Knicks need Julius Randle to be their star again

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The Knicks couldn’t take the Garden with them to Atlanta for Game 3, couldn’t take the sound and the fury of a city that loves them and would do anything to will them past the Hawks and on to the next round.

All they have Friday night is themselves.

Knicks Against the World.

The narrative changed Friday from every Knick, including Julius Randle, who had never played in a playoff game, to every Knick who had never played in a road playoff game.

Which meant that most of them confront a daunting moment of truth: So far away from their beloved house of worship, can they show up in their new role as villains with enough poise in the noise to hear the exhilarating sounds of silence inside State Farm Arena at the end?

It was no coincidence that the best two Knicks in Game 2, Derrick Rose and Taj Gibson, have been through countless playoff wars — with other teams, of course. At this time of the year, these are the hardened veterans a coach will trust.

Rose exuded a calm and a comfort and Gibson manifested a relentless and fearless warrior spirit, which coach Tom Thibodeau needed from Randle, more than anyone.

Randle had one quarter — third quarter, Game 2 — in the first two games that resembled the league’s Most Improved Player. Thibodeau time and time again this season referred to Randle as the engine of the Knicks.

For the Knicks to survive and advance, or worst-case scenario, to return to the Garden deadlocked after four games, Thibodeau needs Randle to show up as the Road Warrior.

You cannot be a winning team, much less a champion, in any sport, unless there first is an unshakeable, unbreakable bond between head coach and star player.

Phil Jackson had Michael Jordan as his five-star general with the Bulls. Bill Parcells had Phil Simms and Lawrence Taylor. Tom Coughlin had Eli Manning and Michael Strahan. Red Holzman had Willis Reed and Clyde Frazier. Red Auerbach had Bill Russell. Pat Riley had Magic Johnson with the Showtime Lakers and Patrick Ewing with the Knicks. Jeff Van Gundy had Ewing.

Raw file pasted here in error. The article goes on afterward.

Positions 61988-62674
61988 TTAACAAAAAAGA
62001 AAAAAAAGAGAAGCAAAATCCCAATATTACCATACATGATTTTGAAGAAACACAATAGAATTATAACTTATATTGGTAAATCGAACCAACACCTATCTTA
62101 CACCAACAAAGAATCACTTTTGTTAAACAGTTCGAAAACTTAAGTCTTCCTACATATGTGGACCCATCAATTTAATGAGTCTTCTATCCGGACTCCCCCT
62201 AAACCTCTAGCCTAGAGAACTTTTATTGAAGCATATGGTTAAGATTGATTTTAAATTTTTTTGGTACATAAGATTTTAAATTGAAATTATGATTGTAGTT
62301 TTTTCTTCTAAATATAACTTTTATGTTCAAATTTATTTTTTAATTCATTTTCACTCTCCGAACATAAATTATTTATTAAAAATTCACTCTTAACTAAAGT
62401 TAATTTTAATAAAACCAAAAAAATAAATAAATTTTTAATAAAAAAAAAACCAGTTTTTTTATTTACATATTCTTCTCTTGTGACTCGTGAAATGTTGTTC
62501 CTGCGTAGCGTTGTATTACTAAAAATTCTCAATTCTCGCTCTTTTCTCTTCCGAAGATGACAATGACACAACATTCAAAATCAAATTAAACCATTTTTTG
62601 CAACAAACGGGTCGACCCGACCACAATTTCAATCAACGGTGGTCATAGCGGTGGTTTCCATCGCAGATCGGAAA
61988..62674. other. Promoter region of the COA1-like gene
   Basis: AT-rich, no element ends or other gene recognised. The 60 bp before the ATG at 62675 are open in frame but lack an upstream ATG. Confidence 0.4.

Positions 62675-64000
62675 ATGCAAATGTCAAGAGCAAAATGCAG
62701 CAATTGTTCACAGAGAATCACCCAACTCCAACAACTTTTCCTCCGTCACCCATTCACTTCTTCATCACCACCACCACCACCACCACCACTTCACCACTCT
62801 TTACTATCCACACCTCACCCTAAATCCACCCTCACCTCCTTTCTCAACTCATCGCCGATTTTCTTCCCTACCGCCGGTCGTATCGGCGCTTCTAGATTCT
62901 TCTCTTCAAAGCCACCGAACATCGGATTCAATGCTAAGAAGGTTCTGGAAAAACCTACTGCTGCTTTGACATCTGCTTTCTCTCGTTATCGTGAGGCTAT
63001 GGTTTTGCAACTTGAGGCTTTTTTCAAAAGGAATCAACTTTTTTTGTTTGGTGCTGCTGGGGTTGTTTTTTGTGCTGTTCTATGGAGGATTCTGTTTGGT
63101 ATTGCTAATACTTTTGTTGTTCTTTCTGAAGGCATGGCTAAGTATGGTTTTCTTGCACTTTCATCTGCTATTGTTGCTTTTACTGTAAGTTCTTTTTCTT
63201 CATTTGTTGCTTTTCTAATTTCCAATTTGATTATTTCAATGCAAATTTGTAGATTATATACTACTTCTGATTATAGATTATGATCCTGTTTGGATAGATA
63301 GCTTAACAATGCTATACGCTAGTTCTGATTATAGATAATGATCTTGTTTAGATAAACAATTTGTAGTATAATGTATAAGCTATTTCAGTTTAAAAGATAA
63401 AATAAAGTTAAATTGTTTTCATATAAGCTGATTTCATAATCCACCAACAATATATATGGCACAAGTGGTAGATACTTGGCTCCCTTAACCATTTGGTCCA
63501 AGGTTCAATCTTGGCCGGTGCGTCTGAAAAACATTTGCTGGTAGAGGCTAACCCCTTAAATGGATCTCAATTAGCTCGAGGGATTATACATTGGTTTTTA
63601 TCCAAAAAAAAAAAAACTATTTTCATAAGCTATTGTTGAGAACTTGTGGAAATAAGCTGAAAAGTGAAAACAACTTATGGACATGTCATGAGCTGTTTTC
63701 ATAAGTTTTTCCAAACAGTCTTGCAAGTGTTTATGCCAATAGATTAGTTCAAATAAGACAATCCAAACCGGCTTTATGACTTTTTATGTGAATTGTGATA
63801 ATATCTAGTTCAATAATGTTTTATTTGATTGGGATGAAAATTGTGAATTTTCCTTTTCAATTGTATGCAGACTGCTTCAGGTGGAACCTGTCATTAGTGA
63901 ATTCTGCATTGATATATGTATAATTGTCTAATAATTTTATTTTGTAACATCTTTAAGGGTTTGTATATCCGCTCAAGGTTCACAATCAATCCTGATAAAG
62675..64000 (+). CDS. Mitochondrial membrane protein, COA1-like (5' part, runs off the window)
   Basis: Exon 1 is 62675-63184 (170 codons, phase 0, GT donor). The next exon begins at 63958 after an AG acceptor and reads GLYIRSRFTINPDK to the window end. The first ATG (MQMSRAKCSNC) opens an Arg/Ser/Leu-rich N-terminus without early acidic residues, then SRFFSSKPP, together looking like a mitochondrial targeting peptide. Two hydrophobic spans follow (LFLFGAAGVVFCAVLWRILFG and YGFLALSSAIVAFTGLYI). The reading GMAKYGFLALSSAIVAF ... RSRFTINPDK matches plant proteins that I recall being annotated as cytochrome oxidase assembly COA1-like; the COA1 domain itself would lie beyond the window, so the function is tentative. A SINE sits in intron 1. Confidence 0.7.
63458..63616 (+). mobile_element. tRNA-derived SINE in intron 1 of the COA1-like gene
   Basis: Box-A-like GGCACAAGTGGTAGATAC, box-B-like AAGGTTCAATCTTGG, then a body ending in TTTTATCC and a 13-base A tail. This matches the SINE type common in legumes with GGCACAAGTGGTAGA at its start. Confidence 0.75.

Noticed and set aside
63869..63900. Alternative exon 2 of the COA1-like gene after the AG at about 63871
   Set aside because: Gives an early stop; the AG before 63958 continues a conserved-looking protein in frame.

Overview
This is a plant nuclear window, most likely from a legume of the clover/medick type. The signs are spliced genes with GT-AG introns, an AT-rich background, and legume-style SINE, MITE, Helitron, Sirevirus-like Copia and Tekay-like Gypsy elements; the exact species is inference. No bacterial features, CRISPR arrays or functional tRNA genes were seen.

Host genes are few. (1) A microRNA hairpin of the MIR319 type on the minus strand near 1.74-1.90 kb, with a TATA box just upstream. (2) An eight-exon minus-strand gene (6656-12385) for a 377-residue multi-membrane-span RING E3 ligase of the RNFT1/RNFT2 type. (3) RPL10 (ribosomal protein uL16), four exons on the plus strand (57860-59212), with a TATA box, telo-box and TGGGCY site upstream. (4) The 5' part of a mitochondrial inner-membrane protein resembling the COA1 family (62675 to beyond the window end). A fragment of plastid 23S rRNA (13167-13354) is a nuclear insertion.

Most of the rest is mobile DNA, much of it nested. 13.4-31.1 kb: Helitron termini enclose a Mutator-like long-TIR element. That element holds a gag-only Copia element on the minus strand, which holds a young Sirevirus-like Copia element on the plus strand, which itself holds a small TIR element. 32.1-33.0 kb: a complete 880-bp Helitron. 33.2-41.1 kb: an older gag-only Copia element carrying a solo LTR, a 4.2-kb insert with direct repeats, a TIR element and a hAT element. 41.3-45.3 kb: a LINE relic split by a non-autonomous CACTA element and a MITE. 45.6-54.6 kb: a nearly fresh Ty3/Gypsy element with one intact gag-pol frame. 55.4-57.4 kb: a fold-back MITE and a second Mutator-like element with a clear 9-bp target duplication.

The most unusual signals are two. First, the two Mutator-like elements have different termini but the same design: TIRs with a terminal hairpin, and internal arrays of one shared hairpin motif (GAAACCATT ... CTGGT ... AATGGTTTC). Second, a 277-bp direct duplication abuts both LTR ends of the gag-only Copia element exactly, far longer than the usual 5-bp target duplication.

“[Thibodeau] has undeniable faith and confidence in each and every one of us,” Randle said. “That means something as a player. I said earlier this year, there’s nobody I would rather go to war with … you know he’s gonna get in the fight with you. I’m loving our relationship, it’s only getting stronger. He’s an amazing coach to play for.”

Everyone knew Randle would draw a crowd after he averaged 37.3 points a game against the Hawks in the regular season, and stalking him with big man Clint Capela and forcing him into baseline J’s did the trick: Randle was 11-for-39 (28 percent) shooting, 4-for-13 from downtown in Games 1 and 2. Randle can do damage on the boards and as a facilitator, but Thibodeau cannot afford to rely on Alec Burks’ Game 1 fourth-quarter explosion, or Reggie Bullock’s Game 2 long-range marksmanship, not to mention the stress on Rose’s 32-year-old legs playing 38 and 39 minutes, respectively. As long as RJ Barrett resigns himself to being Robin, Thibodeau needed Randle to be Batman — the way Trae Young has been Nate McMillan’s Batman.

“Regardless of what other teams are trying to do, just making the right plays,” Randle said of what he has to do.

It’s what he did on a nightly basis during the regular season. The playoffs are a different animal.

“Every possession matters,” Randle said. “It’s everything I expected.”

He is the Knicks’ All-Star, and he needs to play like one starting with Game 3.

“Everything that we’ve done all year that’s helped us win games, we have to have that same mindset, and just have it at a higher intensity level,” Randle said

Thibodeau has always subscribed to this mantra: defense travels in the playoffs. And defense wins championships. But so do stars. One is not enough to win a championship. It’s enough to win a first-round series. And Thibodeau has one.

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